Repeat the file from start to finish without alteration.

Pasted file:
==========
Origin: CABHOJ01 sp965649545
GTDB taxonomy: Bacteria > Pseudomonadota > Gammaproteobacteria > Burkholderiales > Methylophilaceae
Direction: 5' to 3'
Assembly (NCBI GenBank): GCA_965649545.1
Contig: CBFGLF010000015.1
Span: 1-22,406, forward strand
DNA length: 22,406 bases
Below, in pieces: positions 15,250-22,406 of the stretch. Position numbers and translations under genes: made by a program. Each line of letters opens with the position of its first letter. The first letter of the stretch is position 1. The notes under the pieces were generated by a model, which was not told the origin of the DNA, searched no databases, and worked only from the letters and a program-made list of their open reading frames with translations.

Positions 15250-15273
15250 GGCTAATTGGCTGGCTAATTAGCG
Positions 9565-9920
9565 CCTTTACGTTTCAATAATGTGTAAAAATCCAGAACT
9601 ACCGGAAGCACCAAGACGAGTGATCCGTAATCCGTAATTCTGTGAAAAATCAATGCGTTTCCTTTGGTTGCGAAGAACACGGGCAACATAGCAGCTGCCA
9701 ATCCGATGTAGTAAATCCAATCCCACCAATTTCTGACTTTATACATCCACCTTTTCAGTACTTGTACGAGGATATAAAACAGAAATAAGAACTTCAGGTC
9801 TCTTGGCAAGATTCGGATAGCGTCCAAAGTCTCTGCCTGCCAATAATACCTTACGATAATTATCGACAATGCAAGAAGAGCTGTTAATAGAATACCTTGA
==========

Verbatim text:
Origin: CABHOJ01 sp965649545
GTDB taxonomy: Bacteria > Pseudomonadota > Gammaproteobacteria > Burkholderiales > Methylophilaceae
Direction: 5' to 3'
Assembly (NCBI GenBank): GCA_965649545.1
Contig: CBFGLF010000015.1
Span: 1-22,406, forward strand
DNA length: 22,406 bases
Below, in pieces: positions 15,250-22,406 of the stretch. Position numbers and translations under genes: made by a program. Each line of letters opens with the position of its first letter. The first letter of the stretch is position 1. The notes under the pieces were generated by a model, which was not told the origin of the DNA, searched no databases, and worked only from the letters and a program-made list of their open reading frames with translations.

Positions 15250-15273
15250 GGCTAATTGGCTGGCTAATTAGCG
Positions 9565-9920
9565 CCTTTACGTTTCAATAATGTGTAAAAATCCAGAACT
9601 ACCGGAAGCACCAAGACGAGTGATCCGTAATCCGTAATTCTGTGAAAAATCAATGCGTTTCCTTTGGTTGCGAAGAACACGGGCAACATAGCAGCTGCCA
9701 ATCCGATGTAGTAAATCCAATCCCACCAATTTCTGACTTTATACATCCACCTTTTCAGTACTTGTACGAGGATATAAAACAGAAATAAGAACTTCAGGTC
9801 TCTTGGCAAGATTCGGATAGCGTCCAAAGTCTCTGCCTGCCAATAATACCTTACGATAATTATCGACAATGCAAGAAGAGCTGTTAATAGAATACCTTGA